Just like in the real world, The Federation likely has dedicated channels used for emergency communications and signals on those channels receive priorities, even if the language cannot immediately be understood. Species who have treaties with the Federation are likely to have the most optimal signaling methods to communicate when they are under duress.
A distress signal is an internationally recognized means for obtaining help. Distress signals take the form of or are commonly made by using radio signals, displaying a visually detected item or illumination, or making an audible sound, from a distance.
A distress signal indicates that a person or group of people, ship, aircraft, or other vehicle is threatened by grave and imminent danger and requests immediate assistance. Use of distress signals in other circumstances may be against local or international law.
In order for distress signalling to be the most effective, two parameters must be communicated:
- Alert or notification of a distress in progress
- Position or location (or localization or pinpointing) of the party in distress.
For a distress signal to work in the Alpha Quadrant, a few additional parameters have to be considered.
Agreed upon signal types, communication protocols, and recognizable expectations of behavior. Species which are known to each other depending on treaty status share information regarding subspace frequencies and most effective means of communication with that species. If no treaties exist, then each group will likely have to make a personal decision as to whether to intervene.
Common courtesy on Earth indicate ships at sea will, almost without exception stop to render assistance to ships in distress, unless it puts the rescuer in harms way. It is likely this will translate to interstellar travel as well.
In addition, given the Federation's technologies wide range of communication protocols their ships are capable of reviewing, receiving and decoding information signals, and discerning them from the background noise of space, including obsolete signals like dedicated radio wave signals.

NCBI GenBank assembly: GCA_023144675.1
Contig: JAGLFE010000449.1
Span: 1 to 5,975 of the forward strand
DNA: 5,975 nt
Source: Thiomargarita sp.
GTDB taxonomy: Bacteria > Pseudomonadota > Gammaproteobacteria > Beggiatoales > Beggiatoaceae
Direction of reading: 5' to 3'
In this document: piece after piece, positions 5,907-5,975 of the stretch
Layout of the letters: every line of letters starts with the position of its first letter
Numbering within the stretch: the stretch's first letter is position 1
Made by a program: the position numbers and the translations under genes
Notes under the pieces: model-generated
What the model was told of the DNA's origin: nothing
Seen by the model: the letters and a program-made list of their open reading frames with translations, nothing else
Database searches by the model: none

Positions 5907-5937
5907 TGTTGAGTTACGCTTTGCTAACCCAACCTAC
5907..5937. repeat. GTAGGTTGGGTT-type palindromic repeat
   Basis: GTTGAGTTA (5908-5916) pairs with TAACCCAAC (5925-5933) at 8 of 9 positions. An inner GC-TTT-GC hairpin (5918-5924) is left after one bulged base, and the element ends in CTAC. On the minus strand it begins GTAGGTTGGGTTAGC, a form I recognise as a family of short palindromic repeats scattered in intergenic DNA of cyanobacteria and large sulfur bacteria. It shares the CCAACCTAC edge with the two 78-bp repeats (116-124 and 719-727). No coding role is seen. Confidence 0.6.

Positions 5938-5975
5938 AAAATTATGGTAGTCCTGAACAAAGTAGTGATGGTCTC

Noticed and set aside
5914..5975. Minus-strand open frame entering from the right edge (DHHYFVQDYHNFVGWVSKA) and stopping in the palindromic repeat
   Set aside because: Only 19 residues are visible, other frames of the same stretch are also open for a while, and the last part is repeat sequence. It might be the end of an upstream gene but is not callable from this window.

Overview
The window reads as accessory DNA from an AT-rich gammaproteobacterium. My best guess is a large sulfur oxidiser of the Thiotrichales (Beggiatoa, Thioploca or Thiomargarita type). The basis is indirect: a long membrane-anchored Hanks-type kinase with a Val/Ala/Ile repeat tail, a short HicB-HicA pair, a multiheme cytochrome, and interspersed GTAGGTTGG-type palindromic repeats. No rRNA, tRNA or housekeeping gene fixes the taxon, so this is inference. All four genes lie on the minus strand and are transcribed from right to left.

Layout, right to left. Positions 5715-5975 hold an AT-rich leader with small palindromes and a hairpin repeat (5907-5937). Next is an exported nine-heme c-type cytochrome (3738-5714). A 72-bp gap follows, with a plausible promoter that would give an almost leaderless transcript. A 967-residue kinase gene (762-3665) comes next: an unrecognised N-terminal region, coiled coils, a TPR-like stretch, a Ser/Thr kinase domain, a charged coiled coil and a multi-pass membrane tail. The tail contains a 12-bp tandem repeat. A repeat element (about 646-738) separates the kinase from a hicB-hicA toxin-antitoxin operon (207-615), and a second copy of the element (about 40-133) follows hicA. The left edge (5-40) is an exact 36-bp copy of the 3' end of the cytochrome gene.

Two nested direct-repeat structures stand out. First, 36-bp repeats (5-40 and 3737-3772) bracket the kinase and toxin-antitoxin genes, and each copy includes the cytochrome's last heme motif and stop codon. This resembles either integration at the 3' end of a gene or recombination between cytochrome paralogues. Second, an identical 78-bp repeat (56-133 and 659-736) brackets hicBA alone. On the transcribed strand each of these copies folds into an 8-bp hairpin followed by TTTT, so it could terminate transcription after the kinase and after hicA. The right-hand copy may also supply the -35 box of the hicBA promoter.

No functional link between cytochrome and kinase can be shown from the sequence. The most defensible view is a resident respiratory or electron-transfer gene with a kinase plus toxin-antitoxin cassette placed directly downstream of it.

In the event of aliens without agreed upon protocols, there may be types of signals which have greater propagation ranges increasing the chances of being detected. Those ranges of signal are probably monitored because of their ability to be received at great distances. These would likely be used by anyone capable of advanced space travel. These would likely use simple, repetitive signals likely to stand out from background static as a manufactured signal.
If two species have never met, then the best that can be hoped for is to send out a simple repetitive signal and hope for it to draw the curiosity of a passing species enough to investigate the signal and try for a hail.
- All things considered, technology that does not use faster than light properties are of limited value in a galactic or vast interstellar empire. A ship lost without FTL communications is unlikely to ever be rescued in a timely fashion. (See: TOS: The Menagerie for an example of a Slower than Light signal being received after decades).
On modern Earth, even if you are unsure of the language of the people receiving the signal, one can always use the simple Morse code signal of called an S.O.S. The signal is composed of simple dots (short sounds) and dashes (long sounds). Three dots, three dashes, three dots.
Amateur radio (ham radio): the best emergency communication system
So now that I’ve gone through several options that you could choose, but obviously from the title I don’t recommend, let’s look at ham radio.
Ham radio is the go-to communication system for pretty much every emergency response system and is what MARS (the Military Auxiliary Radio System) and ARES (Amateur Radio Emergency Service) both use, as well as many search and rescue and other emergency groups.
One of the nice things is that a lot of ham radios can reach the national weather system (NOAA) frequencies. That means that if you have a radio, you can find out what’s going on in the area. If you have a radio scanner, you can listen to what’s going on with emergency frequencies as well as any other that the scanner can reach, and you don’t have to know which one they’re transmitting on. That’s why they call it a scanner. It goes in a loop up through whatever frequencies you tell it to and it stops if it hears someone transmitting.
Here is a list of amateur radio emergency frequencies that you should keep in mind when both looking for radios and coming up with your emergency communications plan:
Here is a list of emergency radio frequencies used on Earth by survivalists. These are just some samples of channels and their attendant uses.
- 34.90: Used nationwide by the National Guard during emergencies.
- 39.46: Used for inter-department emergency communications by local and state police forces.
- 47.42: Used across the United States by the Red Cross for relief operations.
- 52.525: Calling frequency used by ham radio operators in FM on their six-meter band.
- 162.40: NOAA weather broadcasts and bulletins.
- 162.425: NOAA weather broadcasts and bulletins.
- 162.45: NOAA weather broadcasts and bulletins.
- 162.475: NOAA weather broadcasts and bulletins.
- 168.55: National channel used by civilian agencies of the federal government for communications during emergencies and disasters.
- 243.00: Used during military aviation emergencies.
- 259.70: Used by the Space Shuttle during re-entry and landing.
- 296.80: Used by the Space Shuttle during re-entry and landing.
- 311.00: Flight channel used by the U.S. Air Force.
- 317.70: Used by U.S. Coast Guard aviation.